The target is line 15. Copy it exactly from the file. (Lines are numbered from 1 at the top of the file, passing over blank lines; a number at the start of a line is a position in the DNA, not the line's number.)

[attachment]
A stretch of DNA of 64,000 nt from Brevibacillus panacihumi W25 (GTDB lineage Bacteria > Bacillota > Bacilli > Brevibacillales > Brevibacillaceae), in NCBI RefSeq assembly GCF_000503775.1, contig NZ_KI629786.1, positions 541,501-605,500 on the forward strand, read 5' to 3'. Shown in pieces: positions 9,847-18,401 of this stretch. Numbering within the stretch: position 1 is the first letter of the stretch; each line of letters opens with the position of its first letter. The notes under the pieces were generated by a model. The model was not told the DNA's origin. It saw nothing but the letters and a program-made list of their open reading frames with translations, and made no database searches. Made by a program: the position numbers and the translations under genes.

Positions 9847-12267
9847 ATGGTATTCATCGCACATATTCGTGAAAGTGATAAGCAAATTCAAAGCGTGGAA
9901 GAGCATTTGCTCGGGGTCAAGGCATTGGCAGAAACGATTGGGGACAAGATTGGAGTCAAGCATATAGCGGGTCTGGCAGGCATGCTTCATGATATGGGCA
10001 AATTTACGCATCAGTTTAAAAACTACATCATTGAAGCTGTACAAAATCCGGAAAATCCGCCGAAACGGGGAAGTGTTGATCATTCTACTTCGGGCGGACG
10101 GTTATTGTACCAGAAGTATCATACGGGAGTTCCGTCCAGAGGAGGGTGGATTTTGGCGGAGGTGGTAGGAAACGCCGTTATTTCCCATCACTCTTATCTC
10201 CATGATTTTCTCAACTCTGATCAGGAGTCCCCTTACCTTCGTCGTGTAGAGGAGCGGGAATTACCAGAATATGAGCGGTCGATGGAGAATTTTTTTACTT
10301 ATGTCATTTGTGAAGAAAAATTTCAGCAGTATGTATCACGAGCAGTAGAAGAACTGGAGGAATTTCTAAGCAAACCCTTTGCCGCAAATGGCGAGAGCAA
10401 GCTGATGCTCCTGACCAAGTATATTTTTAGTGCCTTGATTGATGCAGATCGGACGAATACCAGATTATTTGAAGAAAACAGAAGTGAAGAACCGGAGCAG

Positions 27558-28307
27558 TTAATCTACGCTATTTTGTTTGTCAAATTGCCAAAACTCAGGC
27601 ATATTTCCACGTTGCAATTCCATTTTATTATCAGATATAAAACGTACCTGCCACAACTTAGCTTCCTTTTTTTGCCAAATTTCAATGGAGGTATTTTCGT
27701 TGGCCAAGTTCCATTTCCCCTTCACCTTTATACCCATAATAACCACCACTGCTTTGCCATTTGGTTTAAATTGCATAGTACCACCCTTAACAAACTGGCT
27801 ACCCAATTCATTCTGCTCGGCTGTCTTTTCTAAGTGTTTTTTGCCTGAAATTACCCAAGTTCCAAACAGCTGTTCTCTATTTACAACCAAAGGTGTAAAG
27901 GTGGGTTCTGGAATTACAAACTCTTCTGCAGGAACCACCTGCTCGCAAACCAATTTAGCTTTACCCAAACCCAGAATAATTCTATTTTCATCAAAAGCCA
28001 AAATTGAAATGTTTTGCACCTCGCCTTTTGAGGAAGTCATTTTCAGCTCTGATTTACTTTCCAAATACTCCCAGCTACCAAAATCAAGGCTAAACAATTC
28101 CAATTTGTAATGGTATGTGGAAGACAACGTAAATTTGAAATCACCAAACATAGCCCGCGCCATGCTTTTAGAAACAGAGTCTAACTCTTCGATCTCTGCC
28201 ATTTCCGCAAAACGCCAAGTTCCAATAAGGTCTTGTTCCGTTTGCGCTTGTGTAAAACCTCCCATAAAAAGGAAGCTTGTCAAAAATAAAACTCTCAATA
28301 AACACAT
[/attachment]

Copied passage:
27901 GTGGGTTCTGGAATTACAAACTCTTCTGCAGGAACCACCTGCTCGCAAACCAATTTAGCTTTACCCAAACCCAGAATAATTCTATTTTCATCAAAAGCCA